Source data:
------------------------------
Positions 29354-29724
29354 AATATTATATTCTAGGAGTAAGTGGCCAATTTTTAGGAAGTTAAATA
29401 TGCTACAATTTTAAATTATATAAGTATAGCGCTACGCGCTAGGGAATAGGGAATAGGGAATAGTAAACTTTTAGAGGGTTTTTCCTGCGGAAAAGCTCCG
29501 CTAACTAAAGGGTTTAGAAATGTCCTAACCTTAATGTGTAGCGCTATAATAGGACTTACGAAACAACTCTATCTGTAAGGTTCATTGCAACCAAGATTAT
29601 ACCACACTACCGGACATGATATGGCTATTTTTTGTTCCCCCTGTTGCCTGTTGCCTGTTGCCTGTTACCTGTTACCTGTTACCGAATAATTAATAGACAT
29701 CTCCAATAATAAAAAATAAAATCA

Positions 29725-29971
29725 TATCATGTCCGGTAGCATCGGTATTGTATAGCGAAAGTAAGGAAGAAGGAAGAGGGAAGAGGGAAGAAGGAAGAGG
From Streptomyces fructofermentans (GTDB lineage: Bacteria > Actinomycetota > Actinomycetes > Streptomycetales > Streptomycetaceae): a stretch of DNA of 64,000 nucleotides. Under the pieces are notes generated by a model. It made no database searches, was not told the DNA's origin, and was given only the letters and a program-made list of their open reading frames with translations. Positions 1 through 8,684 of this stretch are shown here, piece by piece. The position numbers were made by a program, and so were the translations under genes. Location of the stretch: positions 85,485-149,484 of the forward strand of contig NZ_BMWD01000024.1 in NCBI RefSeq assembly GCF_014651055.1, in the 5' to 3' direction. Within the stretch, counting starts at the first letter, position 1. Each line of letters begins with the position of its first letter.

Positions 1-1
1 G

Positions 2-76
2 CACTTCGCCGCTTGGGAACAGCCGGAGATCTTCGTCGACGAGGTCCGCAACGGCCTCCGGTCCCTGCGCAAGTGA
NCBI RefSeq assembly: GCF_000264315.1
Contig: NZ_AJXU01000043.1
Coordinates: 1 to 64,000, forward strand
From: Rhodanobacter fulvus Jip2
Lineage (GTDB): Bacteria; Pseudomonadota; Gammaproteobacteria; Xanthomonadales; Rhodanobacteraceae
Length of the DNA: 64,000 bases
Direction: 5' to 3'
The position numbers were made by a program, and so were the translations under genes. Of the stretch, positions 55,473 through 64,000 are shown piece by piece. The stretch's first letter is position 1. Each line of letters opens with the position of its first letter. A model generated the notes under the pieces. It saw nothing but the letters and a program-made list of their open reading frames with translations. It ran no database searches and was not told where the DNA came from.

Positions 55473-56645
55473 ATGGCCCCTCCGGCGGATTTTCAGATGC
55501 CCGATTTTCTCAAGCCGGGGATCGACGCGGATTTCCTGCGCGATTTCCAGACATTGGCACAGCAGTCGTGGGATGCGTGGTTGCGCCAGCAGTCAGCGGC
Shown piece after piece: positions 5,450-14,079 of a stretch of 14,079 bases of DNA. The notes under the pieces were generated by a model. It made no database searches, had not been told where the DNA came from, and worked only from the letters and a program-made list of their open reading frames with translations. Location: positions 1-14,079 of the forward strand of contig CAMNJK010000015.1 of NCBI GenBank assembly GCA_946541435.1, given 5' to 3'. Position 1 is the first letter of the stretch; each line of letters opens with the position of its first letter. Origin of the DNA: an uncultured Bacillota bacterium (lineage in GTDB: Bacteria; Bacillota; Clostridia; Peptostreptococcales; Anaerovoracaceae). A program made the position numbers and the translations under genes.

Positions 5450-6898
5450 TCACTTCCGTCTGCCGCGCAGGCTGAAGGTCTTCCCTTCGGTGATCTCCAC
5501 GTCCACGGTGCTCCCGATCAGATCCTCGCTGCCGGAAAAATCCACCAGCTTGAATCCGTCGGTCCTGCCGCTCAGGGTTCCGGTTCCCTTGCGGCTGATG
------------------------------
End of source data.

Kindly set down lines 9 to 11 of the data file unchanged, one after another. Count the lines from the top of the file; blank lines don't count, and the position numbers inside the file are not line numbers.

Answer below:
From Streptomyces fructofermentans (GTDB lineage: Bacteria > Actinomycetota > Actinomycetes > Streptomycetales > Streptomycetaceae): a stretch of DNA of 64,000 nucleotides. Under the pieces are notes generated by a model. It made no database searches, was not told the DNA's origin, and was given only the letters and a program-made list of their open reading frames with translations. Positions 1 through 8,684 of this stretch are shown here, piece by piece. The position numbers were made by a program, and so were the translations under genes. Location of the stretch: positions 85,485-149,484 of the forward strand of contig NZ_BMWD01000024.1 in NCBI RefSeq assembly GCF_014651055.1, in the 5' to 3' direction. Within the stretch, counting starts at the first letter, position 1. Each line of letters begins with the position of its first letter.

Positions 1-1
1 G